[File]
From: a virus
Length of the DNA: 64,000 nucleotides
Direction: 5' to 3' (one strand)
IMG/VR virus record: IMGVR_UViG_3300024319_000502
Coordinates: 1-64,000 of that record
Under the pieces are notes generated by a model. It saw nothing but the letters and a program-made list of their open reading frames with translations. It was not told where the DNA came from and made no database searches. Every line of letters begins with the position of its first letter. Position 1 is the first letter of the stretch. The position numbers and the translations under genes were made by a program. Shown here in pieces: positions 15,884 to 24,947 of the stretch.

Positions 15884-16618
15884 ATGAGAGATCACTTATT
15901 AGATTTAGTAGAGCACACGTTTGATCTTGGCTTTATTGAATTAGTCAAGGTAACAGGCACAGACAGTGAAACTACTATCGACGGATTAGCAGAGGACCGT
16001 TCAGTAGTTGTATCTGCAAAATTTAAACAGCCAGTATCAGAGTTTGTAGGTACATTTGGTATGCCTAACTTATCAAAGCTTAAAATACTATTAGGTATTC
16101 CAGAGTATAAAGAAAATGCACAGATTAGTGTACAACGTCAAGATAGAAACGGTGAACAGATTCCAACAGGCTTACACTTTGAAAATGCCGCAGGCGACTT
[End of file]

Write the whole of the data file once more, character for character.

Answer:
From: a virus
Length of the DNA: 64,000 nucleotides
Direction: 5' to 3' (one strand)
IMG/VR virus record: IMGVR_UViG_3300024319_000502
Coordinates: 1-64,000 of that record
Under the pieces are notes generated by a model. It saw nothing but the letters and a program-made list of their open reading frames with translations. It was not told where the DNA came from and made no database searches. Every line of letters begins with the position of its first letter. Position 1 is the first letter of the stretch. The position numbers and the translations under genes were made by a program. Shown here in pieces: positions 15,884 to 24,947 of the stretch.

Positions 15884-16618
15884 ATGAGAGATCACTTATT
15901 AGATTTAGTAGAGCACACGTTTGATCTTGGCTTTATTGAATTAGTCAAGGTAACAGGCACAGACAGTGAAACTACTATCGACGGATTAGCAGAGGACCGT
16001 TCAGTAGTTGTATCTGCAAAATTTAAACAGCCAGTATCAGAGTTTGTAGGTACATTTGGTATGCCTAACTTATCAAAGCTTAAAATACTATTAGGTATTC
16101 CAGAGTATAAAGAAAATGCACAGATTAGTGTACAACGTCAAGATAGAAACGGTGAACAGATTCCAACAGGCTTACACTTTGAAAATGCCGCAGGCGACTT